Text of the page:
Vitamin E can neutralize affects of bad grain on pigs

14-06-2007 | |

When the harvest is brought in and the pigs start to be fed with the new grain, problems with the productivity of the pigs are often seen.

Reproduction problems, poorer gain and an increased mortality often occur when feeding with newly harvested grain is started up. Extra vitamin E prevents this.

When the grain is harvested there are still a lot of biological processes going on in the grain. These processes continue until the grain is sufficiently dry for storage and this may take 1½-2 months. The activity is biggest at unripe and moist grain. Therefore the grain should not be harvested until it is ripe and should the harvest get moist, then it should be dried in a hurry. At gas-tight storage of the grain the lack of oxygen will stop the activity of the grain.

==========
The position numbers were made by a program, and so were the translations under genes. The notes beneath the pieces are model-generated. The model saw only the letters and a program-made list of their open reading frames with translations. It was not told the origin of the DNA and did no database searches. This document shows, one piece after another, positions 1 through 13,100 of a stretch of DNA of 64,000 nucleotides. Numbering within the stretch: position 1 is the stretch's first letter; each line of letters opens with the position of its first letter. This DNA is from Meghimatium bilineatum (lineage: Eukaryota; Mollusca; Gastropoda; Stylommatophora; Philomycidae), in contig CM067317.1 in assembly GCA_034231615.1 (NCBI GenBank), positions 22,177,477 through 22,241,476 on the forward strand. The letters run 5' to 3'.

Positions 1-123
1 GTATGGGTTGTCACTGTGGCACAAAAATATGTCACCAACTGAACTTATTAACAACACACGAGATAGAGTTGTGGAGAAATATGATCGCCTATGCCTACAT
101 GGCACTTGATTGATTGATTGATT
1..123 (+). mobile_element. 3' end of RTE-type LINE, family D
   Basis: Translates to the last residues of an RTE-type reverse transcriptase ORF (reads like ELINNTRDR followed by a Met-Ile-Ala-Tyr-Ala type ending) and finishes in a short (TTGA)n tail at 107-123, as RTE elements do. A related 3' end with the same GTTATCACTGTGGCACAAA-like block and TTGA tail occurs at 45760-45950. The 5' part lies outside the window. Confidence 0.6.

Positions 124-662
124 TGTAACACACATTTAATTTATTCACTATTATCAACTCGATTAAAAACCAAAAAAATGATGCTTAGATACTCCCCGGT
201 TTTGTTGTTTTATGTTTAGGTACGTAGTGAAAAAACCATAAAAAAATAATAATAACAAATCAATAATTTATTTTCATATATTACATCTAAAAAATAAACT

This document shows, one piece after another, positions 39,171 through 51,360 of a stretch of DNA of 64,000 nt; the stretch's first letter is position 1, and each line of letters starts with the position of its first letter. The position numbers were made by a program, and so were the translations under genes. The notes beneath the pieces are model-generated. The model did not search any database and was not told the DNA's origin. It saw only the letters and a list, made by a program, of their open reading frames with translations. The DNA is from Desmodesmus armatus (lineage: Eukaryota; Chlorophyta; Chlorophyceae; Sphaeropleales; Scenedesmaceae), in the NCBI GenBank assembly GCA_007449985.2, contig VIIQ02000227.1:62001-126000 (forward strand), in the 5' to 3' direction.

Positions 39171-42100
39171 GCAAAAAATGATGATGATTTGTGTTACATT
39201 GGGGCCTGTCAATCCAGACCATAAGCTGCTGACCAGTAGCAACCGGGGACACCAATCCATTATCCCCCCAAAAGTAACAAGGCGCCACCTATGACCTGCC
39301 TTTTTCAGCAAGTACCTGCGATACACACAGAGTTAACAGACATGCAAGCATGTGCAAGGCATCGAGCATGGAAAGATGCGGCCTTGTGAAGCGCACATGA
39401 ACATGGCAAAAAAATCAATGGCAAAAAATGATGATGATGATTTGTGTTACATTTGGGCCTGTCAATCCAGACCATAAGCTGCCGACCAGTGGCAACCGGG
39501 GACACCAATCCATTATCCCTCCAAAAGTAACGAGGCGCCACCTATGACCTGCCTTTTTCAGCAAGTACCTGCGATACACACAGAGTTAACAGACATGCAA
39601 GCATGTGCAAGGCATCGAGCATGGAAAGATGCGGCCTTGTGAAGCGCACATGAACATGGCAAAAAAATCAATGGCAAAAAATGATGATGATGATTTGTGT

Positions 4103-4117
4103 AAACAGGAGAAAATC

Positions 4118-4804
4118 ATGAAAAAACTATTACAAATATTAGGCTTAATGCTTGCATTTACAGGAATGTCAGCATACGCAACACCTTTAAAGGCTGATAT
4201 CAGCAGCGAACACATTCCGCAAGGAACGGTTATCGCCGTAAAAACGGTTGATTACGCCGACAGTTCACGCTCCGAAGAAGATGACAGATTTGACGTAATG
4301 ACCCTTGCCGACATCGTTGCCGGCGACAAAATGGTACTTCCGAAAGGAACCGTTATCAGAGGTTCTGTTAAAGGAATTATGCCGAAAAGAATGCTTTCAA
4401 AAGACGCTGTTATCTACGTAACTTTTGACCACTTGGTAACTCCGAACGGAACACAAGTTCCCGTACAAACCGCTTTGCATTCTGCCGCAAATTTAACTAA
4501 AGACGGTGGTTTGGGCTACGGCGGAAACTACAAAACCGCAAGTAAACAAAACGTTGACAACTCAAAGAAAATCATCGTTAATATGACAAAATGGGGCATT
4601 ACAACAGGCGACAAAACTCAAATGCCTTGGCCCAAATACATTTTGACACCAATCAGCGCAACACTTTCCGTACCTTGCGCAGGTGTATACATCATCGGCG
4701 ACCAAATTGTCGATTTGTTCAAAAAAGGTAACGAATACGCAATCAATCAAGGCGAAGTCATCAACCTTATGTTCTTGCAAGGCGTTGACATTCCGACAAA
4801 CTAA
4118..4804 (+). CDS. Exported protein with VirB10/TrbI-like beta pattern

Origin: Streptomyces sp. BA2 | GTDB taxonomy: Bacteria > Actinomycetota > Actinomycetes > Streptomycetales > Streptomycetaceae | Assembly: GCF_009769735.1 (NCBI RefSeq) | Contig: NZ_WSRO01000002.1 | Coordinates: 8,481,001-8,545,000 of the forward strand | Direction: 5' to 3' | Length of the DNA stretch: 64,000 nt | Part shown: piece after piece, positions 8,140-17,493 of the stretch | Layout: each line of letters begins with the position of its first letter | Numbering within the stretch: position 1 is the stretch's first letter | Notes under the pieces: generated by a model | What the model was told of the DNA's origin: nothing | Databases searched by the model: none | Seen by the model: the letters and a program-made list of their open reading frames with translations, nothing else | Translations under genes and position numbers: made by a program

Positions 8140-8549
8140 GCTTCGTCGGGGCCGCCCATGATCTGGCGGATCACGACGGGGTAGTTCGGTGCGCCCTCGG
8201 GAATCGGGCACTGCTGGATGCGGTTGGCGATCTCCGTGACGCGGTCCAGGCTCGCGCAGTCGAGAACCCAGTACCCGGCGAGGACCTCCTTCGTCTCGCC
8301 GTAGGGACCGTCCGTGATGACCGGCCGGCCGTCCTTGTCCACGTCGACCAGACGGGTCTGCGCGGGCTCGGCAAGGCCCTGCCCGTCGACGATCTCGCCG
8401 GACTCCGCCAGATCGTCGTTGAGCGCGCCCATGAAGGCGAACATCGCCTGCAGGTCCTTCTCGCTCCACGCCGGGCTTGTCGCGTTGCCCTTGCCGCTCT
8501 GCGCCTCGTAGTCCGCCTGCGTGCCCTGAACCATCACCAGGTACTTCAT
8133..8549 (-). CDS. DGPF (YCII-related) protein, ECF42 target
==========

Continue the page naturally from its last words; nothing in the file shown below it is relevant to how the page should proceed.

In grain there are enzymes, which ripen the seeds. When the grain is grinded these enzymes become active. The by-product of this enzyme activity is peroxides and free radicals. These substances are aggressive to the cell level, and in this way the animals’ ability to grow and thrive is reduced. The good old “news” is that vitamin E can neutralize these aggressive substances.

Fresh-grain-poisoning costs
This phenomenon about newly harvested grain is also called fresh-grain-poisoning. The negative impact on the productivity results in poor reproduction and reduced gain at the pigs. In the worst case several pigs die due to lack of vitamin E. New insights in vitamin E seem to indicate that there also should be focus on vitamin K when extra vitamin E is applied. Trials have shown that an increased consumption of vitamin E also increases the need for vitamin K. Increased frequency of bleedings from the stomach/intestine system are symptoms in the herd by lack of vitamin K.

New supplementary vitamin E product
Vitfoss has developed a vitamin E product, which contains both vitamin E and vitamin K. The product is called Suplex E-50000/K/Selenium. For every tons feed 1-1.5 kg is used. Remember to hold in readiness for use before harvest. Then problems with fresh-grain-poisoning can be avoided.

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